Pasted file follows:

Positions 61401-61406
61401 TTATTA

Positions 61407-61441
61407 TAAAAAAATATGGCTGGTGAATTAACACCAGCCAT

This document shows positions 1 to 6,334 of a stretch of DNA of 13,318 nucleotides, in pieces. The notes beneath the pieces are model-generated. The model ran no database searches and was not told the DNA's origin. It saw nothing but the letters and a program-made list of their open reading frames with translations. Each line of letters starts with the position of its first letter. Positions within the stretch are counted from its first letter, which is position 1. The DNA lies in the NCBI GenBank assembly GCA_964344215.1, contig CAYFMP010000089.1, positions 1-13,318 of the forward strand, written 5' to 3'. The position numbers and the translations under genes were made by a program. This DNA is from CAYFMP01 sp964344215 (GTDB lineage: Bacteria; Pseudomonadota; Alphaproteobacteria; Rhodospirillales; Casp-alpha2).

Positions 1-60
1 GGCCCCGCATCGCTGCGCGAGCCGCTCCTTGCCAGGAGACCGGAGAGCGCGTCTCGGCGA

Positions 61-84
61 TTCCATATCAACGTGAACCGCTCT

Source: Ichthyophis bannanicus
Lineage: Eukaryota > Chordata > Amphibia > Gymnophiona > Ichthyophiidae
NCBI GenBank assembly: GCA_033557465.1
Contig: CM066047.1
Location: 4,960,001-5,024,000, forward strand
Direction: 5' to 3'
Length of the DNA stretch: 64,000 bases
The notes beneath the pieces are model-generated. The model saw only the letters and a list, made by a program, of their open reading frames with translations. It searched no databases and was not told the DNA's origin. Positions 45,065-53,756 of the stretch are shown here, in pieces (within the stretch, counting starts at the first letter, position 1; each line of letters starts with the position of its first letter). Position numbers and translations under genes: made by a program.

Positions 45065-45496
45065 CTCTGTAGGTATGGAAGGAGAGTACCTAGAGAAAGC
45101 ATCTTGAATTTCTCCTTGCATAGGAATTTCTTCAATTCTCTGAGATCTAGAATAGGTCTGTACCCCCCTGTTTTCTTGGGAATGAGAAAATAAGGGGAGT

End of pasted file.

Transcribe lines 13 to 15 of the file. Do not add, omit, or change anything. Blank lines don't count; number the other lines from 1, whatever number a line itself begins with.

Contig: CM066047.1
Location: 4,960,001-5,024,000, forward strand
Direction: 5' to 3'